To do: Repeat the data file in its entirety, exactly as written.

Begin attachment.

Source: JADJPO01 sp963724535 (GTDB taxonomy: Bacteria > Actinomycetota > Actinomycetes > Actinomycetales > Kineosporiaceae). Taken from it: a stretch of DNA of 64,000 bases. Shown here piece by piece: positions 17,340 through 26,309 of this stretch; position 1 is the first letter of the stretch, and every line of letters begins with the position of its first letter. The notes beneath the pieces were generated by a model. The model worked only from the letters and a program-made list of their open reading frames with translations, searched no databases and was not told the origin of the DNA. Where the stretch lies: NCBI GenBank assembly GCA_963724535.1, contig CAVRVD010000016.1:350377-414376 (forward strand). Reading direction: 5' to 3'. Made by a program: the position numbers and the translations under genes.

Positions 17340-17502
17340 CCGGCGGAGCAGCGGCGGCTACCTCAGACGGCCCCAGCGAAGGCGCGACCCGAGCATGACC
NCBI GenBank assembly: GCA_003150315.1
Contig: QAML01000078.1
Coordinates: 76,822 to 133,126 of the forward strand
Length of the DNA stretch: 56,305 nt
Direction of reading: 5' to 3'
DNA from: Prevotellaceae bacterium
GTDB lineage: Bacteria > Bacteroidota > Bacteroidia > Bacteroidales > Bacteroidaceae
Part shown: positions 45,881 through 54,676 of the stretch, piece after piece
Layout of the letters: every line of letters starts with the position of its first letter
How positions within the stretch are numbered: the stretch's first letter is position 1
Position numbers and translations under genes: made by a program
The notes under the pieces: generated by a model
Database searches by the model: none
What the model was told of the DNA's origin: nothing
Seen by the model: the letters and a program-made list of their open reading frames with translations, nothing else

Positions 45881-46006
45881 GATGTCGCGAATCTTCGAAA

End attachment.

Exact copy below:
Source: JADJPO01 sp963724535 (GTDB taxonomy: Bacteria > Actinomycetota > Actinomycetes > Actinomycetales > Kineosporiaceae). Taken from it: a stretch of DNA of 64,000 bases. Shown here piece by piece: positions 17,340 through 26,309 of this stretch; position 1 is the first letter of the stretch, and every line of letters begins with the position of its first letter. The notes beneath the pieces were generated by a model. The model worked only from the letters and a program-made list of their open reading frames with translations, searched no databases and was not told the origin of the DNA. Where the stretch lies: NCBI GenBank assembly GCA_963724535.1, contig CAVRVD010000016.1:350377-414376 (forward strand). Reading direction: 5' to 3'. Made by a program: the position numbers and the translations under genes.

Positions 17340-17502
17340 CCGGCGGAGCAGCGGCGGCTACCTCAGACGGCCCCAGCGAAGGCGCGACCCGAGCATGACC
NCBI GenBank assembly: GCA_003150315.1
Contig: QAML01000078.1
Coordinates: 76,822 to 133,126 of the forward strand
Length of the DNA stretch: 56,305 nt
Direction of reading: 5' to 3'
DNA from: Prevotellaceae bacterium
GTDB lineage: Bacteria > Bacteroidota > Bacteroidia > Bacteroidales > Bacteroidaceae
Part shown: positions 45,881 through 54,676 of the stretch, piece after piece
Layout of the letters: every line of letters starts with the position of its first letter
How positions within the stretch are numbered: the stretch's first letter is position 1
Position numbers and translations under genes: made by a program
The notes under the pieces: generated by a model
Database searches by the model: none
What the model was told of the DNA's origin: nothing
Seen by the model: the letters and a program-made list of their open reading frames with translations, nothing else

Positions 45881-46006
45881 GATGTCGCGAATCTTCGAAA